If God is merciful, can we be otherwise?

Shawn Reeves

By Shawn Reeves

Fourth Sunday of Lent/March 14

2 Chronicles 36:14-16,19-23; Psalm 137:1-2,3,4-5,6; Ephesians 2:4-10; John 3:14-21

We have a proclivity to make our lives disorderly. We are weak, prone to give into temptation, lacking strong custody over our emotions, and tend toward selfishness. And like a river gnawing at the earth it passes through, the pressures and difficulties of life can erode our moral and spiritual stamina. Sometimes it happens slowly, going almost unnoticed. Sometimes it is sudden and dramatic. But despite all this, God has a proclivity to show us mercy and renew our spiritual life.

It is very easy to come into strict judgment of those described in our first reading, those who “added infidelity to infidelity” toward God. The whole of ancient Hebrew society (“princes of Judah, the priests, and the people”) seem to have entirely lost their moral compass, drifting aimlessly in the sea of “all the abominations of the nations.” Having “mocked the messengers of God, despised His warnings, and scoffed at His prophets,” they seem a society we can easily condemn in our hearts.

Some people are good at being merciful to others but not very merciful to themselves. Others are the other way around. Perhaps, this Lent it would be good to prayerfully work on emulating God, who is “rich in mercy” to both.

But as we take an honest assessment of our own spiritual lives this Lent, we are obligated to admit that at times we, too, “were dead in our transgressions,” as our second reading announces. Whenever we sin, does it not include a despising of God’s moral warnings and a kind of dismissal of God’s messages? Whenever we stumble spiritually, we echo (to some degree) these same people we condemn in our first reading.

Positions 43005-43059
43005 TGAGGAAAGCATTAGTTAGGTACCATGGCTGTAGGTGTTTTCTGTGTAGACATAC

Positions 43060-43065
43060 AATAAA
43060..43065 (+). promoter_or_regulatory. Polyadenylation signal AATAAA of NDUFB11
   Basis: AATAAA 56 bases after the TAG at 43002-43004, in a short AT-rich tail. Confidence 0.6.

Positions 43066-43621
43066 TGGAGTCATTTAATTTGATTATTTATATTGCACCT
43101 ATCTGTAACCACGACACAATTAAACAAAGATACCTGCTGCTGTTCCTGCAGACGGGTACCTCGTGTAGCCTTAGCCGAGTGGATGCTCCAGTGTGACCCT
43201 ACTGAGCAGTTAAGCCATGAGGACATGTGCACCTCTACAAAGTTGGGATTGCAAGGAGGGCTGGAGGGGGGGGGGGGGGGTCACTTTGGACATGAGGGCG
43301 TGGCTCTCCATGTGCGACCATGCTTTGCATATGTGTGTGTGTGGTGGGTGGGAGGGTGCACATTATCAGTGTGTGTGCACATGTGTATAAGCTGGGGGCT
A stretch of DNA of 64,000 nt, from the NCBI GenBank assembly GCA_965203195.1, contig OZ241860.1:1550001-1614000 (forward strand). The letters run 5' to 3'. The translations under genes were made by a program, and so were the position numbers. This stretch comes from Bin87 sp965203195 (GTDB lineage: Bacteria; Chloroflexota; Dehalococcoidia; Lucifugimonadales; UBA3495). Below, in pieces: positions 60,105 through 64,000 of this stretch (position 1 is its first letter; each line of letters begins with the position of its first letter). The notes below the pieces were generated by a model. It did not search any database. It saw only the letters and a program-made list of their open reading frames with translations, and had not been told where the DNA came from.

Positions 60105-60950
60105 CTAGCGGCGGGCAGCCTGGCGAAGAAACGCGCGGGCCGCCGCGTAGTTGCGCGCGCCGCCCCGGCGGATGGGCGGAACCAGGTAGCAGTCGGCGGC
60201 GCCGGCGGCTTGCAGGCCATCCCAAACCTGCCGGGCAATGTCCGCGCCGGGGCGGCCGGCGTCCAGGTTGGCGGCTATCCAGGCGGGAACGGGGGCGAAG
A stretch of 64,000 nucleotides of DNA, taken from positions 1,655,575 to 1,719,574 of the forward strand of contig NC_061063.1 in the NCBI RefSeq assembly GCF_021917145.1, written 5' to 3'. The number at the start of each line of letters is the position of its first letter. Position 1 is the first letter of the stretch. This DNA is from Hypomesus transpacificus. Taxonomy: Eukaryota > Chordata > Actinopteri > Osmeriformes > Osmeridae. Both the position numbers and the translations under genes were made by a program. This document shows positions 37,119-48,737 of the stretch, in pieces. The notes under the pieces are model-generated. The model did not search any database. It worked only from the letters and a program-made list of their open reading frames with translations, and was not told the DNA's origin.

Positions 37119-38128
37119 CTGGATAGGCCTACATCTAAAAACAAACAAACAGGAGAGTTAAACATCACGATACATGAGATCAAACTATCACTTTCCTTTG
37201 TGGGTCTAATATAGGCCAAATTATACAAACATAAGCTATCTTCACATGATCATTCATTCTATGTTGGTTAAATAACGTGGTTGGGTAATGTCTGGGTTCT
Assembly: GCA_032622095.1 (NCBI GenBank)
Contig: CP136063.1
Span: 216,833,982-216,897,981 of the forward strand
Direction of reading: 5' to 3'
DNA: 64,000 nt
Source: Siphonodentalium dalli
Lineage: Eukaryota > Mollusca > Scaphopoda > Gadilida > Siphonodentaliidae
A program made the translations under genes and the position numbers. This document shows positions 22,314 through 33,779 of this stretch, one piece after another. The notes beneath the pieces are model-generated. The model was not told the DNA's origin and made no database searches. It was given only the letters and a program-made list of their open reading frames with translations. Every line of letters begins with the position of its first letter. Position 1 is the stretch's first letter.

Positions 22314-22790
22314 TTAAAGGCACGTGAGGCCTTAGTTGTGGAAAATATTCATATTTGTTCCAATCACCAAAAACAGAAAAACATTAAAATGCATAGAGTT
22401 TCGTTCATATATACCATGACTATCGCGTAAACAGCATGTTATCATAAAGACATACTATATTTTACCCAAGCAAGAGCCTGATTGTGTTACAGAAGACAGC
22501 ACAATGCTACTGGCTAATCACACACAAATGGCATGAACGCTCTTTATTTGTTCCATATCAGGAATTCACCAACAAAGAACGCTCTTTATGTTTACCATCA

But God is never satisfied leaving anyone in a state of condemnation untouched by His mercy. While there was “no remedy” for God’s discontent with His people’s behavior, the prophecy of Jeremiah immediately adds a promise of remedy for their spiritual lives. They would, indeed, suffer a destruction of their city, its walls, their palaces, the temple itself, and exile all as natural consequences of a pattern of societal immorality. But then there is the promise that these things would last only “until the land has retrieved its lost Sabbaths.” A renewal would come. God “had compassion on his people and his dwelling place” and shows He “is rich in mercy.”

But the rebuilding of God’s house (temple) in the first reading foreshadows the second reading. Jesus does not merely offer us redemption from transgressions in an abstract way — He offers us a participation in his own resurrection, ascension, and heavenly life. The Father “brought us to life with Christ.” He “raised us up with [Christ].” And He “seated us in the heavens with him in Christ Jesus.”

We are intimately incorporated into these events as essential elements of what it means to be “saved.” Because in Jesus, the “house” of our humanity has been rebuilt. God’s “handiwork” is renewed, so that in Christ “He might show the immeasurable riches of his grace and kindness to us” in a perpetual display of His mercy.


Why, then, does Jesus say in our Gospel that “whoever does not believe has already been condemned” if God is so merciful and “did not send his Son into the world to condemn”? Only after exile “by the streams of Babylon” did the Hebrew people grasp their waywardness; only as they “sat and wept . . . and remembered Zion” did they reform their hearts. Until then, their hearts were overcome by darkness and they recoiled from the light that would illumine the true qualities of their misdeeds.

As Jesus laments, we often prefer darkness to light, sometimes even hating the light, refusing to come toward it “so that [our] works might not be exposed.” The “verdict” of condemnation, Jesus intimates, is that in resisting to “live the truth” of the light of God’s mercy, we inherently condemn ourselves.

We have all experienced “the great love [God] had for us, even when we were dead in our transgressions.” This should prompt us to be merciful to ourselves and to others. Some people are good at being merciful to others but not very merciful to themselves. Others are the other way around. Perhaps, this Lent it would be good to prayerfully work on emulating God, who is “rich in mercy” to both.

SHAWN REEVES has served as the director of religious education at St. John’s Catholic Newman Center in Champaign since 2001. He and his family attend St. Elizabeth of Hungary Church in Thomasboro.

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